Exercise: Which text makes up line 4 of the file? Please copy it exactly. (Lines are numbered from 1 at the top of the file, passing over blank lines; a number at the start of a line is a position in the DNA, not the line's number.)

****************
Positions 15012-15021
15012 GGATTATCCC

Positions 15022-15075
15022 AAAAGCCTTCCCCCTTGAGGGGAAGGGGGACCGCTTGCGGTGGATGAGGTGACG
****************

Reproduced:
15022 AAAAGCCTTCCCCCTTGAGGGGAAGGGGGACCGCTTGCGGTGGATGAGGTGACG